Israeli Forces Shoot Down Drone on Syrian Border - IDF

Illustrative

Israeli Prime Minister Benjamin Netanyahu clarified to the U.S. and Russian Federation that Israel will continue to operate in Syria in accordance to its security interests, despite the ongoing efforts of the two powers to obtain a ceasefire. But he stressed that Israel is not a party to the agreement and will defend its interests. "This is what's happening and this is what will continue to happen". But it has carried out dozens of airstrikes on alleged arms shipments bound for Hezbollah.

Israel has signaled its unease with the extension of the ceasefire deal in southwestern Syria brokered by Russian Federation and the USA, making clear it reserves the right to carry out airstrikes and other measures to counter Iran's growing military presence near the Jewish state's borders. It considered that the civil war serves Israeli purposes - a sectarian swamp in which "Hezbollah" and Iranian powers get involved with "ISIS" and thought that they must have lost a lot of militants during the past three years.

On Saturday, Defense Minister Avigdor Liberman said Israel "will not allow the Shiite axis to be established in Syria as a base for action", after new photos were published of a permanent Iranian base being built some 50 kilometers from the Israeli Golan Heights. Russia, which views Iran as a key player in resolving the crisis in Syria, has repeatedly emphasized the importance of the role that the Islamic Republic plays in the war-torn country.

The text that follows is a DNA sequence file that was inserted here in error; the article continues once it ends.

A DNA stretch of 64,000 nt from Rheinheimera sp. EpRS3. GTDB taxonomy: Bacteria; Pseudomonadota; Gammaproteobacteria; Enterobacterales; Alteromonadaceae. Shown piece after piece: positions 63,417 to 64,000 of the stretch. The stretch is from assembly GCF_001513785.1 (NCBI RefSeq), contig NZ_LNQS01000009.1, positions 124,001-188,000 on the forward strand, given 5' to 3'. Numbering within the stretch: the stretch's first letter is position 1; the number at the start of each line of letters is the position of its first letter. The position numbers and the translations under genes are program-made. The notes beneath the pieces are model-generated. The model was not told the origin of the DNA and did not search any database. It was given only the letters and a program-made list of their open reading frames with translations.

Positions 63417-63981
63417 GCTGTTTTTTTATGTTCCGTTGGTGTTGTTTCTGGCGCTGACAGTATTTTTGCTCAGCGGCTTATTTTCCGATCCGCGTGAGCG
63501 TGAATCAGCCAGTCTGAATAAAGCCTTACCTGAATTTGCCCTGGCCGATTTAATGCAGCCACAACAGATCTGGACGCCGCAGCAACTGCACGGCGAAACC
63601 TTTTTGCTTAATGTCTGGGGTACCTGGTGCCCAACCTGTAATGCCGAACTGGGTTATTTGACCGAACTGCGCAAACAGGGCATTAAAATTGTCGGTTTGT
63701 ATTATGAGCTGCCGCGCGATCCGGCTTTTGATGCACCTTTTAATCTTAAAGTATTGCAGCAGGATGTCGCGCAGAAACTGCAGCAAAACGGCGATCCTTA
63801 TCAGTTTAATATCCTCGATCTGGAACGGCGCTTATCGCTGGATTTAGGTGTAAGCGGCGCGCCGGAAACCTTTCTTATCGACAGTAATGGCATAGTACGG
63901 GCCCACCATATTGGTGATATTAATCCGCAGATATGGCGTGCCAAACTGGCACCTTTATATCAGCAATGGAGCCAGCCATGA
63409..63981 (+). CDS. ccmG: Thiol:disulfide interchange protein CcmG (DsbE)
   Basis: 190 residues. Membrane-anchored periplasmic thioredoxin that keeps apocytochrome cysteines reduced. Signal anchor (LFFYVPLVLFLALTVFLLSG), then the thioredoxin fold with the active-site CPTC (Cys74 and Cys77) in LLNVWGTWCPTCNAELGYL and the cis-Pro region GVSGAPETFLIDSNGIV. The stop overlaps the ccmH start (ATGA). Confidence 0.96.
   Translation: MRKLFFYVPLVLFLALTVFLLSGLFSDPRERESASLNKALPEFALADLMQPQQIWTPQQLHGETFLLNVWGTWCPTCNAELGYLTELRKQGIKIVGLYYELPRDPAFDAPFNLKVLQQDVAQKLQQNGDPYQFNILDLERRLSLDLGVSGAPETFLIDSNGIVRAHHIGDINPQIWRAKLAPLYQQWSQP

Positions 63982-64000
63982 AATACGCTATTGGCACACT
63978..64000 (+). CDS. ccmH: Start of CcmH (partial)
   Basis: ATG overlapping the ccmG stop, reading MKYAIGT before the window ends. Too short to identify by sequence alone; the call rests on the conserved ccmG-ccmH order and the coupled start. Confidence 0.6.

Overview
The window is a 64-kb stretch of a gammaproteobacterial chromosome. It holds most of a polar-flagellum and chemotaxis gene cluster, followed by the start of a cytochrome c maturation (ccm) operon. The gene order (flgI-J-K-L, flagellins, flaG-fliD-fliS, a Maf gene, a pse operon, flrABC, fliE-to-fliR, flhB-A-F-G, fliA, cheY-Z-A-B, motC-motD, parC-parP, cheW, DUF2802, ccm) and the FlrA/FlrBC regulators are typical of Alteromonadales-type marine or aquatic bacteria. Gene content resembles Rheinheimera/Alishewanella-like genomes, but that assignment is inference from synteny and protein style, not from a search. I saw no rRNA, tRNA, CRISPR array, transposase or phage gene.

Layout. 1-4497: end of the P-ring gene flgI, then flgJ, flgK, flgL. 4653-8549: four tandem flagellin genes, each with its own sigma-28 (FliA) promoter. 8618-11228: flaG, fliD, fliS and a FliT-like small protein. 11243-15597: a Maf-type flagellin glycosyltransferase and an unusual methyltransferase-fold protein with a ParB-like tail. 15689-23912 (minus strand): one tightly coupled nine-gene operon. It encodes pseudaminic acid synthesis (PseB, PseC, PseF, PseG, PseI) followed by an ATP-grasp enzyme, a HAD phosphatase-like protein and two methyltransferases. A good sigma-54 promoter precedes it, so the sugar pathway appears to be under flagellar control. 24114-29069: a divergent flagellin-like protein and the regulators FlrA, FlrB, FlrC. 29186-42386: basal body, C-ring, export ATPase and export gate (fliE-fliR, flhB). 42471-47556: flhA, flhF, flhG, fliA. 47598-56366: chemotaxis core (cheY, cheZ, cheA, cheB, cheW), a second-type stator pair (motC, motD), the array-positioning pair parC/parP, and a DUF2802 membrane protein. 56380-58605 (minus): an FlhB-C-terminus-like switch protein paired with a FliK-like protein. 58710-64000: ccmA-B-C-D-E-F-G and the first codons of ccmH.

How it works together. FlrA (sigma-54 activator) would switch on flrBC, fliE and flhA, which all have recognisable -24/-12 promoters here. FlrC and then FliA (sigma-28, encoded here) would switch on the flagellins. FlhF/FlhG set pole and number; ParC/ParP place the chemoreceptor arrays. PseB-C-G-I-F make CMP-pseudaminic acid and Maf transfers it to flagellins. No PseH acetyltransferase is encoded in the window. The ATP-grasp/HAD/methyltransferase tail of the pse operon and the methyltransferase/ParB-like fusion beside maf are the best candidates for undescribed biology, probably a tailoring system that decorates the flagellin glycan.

A U.S. State Department official said Russian Federation had agreed "to work with the Syrian regime to remove Iranian-backed forces a defined distance" from the Golan Heights frontier with Israel, which captured the plateau in the 1967 Middle East war.

Last month, Russian Defense Minister Sergei Shoigu reportedly told Israel that Moscow had agreed to expand the buffer zone along the Israeli-Syrian border, which Iranian and Hezbollah forces will not be able to enter, by 10-15 kilometers.

The drone was intercepted by a Patriot missile in the demilitarised zone between the Israeli-and Syrian-controlled parts of the Golan, a military spokeswoman said in a statement. That deal was explicitly opposed by Israel at the time, based on concerns - borne out by developments on the ground over the summer - that Iran and its proxies, like the Lebanese Shia terrorist organization Hezbollah, would fill the vacuum in Syrian territories liberated from ISIS.

The reconnaissance drone was believed to be operated by the Syrian regime, reported CNN, quoting Israeli Army official as saying.

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